(Oh, and woe betide anybody who spells a word the American way when you are based in the UK!)

2014 was the first big year for Black Friday in the UK and it was – in my opinion – a complete embarassment that exposed the very ugliest, mindless and sheep-like behaviour in people. Shoppers got so swept up in trying to grab the bargains before anybody else that police had to be called in to deal with grid-locked traffic and threatening behaviour in stores. There were even assaults! Can you imagine fighting somebody over a cut-price TV? I don’t understand it but I guess there are people out there who don’t even need to imagine the concept…because THEY were involved! It was so bad that ASDA didn’t take part in 2015’s Black Friday sales due to the negative publicity and general chaos that occured in its stores.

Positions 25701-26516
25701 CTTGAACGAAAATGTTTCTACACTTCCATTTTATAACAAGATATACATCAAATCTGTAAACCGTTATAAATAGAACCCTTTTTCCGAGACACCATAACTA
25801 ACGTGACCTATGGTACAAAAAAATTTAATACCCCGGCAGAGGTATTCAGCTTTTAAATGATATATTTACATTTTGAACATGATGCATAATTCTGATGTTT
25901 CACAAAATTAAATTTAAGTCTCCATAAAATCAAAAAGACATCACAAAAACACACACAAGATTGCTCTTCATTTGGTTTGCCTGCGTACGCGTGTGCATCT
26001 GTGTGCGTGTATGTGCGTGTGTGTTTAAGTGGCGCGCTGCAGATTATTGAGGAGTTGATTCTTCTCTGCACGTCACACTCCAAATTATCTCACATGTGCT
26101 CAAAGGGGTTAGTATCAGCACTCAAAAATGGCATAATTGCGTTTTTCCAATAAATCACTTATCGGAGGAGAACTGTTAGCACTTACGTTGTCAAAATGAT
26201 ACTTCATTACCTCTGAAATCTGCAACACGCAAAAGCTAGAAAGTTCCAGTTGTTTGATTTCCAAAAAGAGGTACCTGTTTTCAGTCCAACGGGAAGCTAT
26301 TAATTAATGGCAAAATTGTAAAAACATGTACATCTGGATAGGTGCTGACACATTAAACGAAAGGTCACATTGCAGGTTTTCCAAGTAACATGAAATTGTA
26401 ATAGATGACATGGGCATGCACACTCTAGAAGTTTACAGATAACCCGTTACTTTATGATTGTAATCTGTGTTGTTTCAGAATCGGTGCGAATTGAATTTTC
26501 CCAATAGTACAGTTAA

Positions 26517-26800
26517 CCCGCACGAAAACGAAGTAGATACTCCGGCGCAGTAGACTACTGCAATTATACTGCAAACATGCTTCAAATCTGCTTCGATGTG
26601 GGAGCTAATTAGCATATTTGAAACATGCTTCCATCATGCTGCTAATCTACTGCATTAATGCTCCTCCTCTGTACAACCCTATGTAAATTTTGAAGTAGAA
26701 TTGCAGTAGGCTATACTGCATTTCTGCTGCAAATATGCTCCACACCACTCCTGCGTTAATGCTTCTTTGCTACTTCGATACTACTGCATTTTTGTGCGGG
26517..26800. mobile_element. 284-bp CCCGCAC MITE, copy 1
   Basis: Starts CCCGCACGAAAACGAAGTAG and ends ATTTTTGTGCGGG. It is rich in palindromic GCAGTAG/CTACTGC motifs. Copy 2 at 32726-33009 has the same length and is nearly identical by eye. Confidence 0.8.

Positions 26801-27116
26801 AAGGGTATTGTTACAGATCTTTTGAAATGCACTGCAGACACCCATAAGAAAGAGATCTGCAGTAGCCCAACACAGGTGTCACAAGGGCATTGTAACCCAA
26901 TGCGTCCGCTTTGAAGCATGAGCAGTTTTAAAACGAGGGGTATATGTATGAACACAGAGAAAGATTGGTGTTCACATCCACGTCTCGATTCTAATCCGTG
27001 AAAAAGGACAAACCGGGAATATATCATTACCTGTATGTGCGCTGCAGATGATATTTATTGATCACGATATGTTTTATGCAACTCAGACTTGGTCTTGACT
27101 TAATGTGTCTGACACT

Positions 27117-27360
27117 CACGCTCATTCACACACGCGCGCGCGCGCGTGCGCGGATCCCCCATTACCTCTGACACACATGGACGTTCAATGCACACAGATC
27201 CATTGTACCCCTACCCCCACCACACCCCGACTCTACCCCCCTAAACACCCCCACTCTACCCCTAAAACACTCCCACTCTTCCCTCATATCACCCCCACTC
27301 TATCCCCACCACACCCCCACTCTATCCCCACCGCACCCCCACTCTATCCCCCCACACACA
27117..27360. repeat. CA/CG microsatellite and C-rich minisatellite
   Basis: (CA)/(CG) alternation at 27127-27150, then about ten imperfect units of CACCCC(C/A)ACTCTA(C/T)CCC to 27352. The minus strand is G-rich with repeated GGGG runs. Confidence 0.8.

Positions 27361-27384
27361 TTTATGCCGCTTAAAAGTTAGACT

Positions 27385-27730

The madness was big news in 2014 and you would have hoped that it had ended there but this is the real world (unfortunately) and so Black Friday continued to grow and grow because increasing amounts of money and fatter sales figures were involved. Now we have this big beast of a shopping event that is advertised well in advance and has even become a Black Week for some retailers. You can even get Black Friday deals on non-tangible products such as broadband contracts.

But I’m here to tell you why I simply don’t give a crap about Black Friday and refuse to be swept up in the hysteria and hunting for “bargains”.

Firstly, there is only ONE type of person that actually “wins” during Black Friday: the person who was already in the market for a specific product and waits until Black Friday to secure it at a discount. It’s the person who was already going to buy an item and spend money on it.